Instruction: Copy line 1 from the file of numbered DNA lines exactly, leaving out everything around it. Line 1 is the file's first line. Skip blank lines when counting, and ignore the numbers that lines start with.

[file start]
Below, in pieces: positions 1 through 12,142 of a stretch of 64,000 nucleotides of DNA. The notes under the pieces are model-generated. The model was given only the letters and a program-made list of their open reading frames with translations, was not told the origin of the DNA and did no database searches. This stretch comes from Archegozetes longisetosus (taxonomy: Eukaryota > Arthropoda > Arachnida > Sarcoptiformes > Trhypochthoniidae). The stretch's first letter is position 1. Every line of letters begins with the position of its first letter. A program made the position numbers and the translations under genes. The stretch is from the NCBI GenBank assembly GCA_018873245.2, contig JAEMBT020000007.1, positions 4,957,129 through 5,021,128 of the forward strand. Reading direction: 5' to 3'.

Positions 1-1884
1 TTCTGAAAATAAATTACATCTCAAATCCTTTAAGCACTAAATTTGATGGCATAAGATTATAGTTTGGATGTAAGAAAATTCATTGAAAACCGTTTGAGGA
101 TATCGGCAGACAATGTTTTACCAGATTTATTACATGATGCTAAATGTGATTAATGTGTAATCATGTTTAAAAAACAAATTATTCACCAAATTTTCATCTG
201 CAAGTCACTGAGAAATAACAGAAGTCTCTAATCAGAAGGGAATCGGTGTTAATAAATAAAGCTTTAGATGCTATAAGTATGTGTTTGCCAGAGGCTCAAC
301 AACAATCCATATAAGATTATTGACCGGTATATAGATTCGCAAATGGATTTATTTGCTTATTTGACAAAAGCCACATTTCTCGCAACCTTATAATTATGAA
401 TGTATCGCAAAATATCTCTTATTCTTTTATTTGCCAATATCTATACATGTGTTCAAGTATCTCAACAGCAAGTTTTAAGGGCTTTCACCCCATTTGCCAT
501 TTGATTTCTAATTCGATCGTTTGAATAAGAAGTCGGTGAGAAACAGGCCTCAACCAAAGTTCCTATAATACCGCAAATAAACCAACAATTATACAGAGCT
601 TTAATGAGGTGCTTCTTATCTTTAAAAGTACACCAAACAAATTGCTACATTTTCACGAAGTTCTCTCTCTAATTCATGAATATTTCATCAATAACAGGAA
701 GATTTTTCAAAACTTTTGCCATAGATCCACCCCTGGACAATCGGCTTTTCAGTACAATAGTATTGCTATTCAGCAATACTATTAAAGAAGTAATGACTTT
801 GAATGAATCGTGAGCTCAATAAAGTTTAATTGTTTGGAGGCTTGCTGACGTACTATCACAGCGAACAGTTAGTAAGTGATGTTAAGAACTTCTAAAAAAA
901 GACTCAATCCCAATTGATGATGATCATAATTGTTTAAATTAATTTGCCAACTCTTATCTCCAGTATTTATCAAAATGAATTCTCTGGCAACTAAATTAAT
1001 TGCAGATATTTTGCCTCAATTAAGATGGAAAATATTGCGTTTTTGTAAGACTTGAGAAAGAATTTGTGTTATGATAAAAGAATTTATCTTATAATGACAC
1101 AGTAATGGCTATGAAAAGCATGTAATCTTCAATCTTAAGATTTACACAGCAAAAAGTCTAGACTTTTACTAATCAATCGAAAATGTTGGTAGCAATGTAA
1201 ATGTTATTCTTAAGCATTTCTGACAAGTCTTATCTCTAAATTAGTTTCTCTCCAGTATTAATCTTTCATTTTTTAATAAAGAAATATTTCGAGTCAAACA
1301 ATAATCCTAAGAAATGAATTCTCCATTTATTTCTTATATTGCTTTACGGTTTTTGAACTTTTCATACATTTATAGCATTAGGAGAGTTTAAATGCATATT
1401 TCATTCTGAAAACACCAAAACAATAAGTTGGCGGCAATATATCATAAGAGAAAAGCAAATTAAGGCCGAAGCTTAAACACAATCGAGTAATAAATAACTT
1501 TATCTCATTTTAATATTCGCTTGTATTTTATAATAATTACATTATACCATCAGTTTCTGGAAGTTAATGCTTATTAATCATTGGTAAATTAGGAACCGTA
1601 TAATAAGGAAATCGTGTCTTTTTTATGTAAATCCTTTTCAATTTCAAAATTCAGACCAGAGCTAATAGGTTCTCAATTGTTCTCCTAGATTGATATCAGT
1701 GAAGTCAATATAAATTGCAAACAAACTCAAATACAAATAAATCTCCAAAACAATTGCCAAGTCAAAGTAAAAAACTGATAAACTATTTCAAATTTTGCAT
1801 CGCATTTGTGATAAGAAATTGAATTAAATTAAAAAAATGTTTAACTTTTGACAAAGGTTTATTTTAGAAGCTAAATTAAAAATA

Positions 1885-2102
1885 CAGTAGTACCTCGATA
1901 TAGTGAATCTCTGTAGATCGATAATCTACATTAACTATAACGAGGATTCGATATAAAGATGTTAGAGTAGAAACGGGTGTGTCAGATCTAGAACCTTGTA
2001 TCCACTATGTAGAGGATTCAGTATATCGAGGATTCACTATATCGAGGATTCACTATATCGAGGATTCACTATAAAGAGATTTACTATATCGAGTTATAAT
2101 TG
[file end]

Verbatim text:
Below, in pieces: positions 1 through 12,142 of a stretch of 64,000 nucleotides of DNA. The notes under the pieces are model-generated. The model was given only the letters and a program-made list of their open reading frames with translations, was not told the origin of the DNA and did no database searches. This stretch comes from Archegozetes longisetosus (taxonomy: Eukaryota > Arthropoda > Arachnida > Sarcoptiformes > Trhypochthoniidae). The stretch's first letter is position 1. Every line of letters begins with the position of its first letter. A program made the position numbers and the translations under genes. The stretch is from the NCBI GenBank assembly GCA_018873245.2, contig JAEMBT020000007.1, positions 4,957,129 through 5,021,128 of the forward strand. Reading direction: 5' to 3'.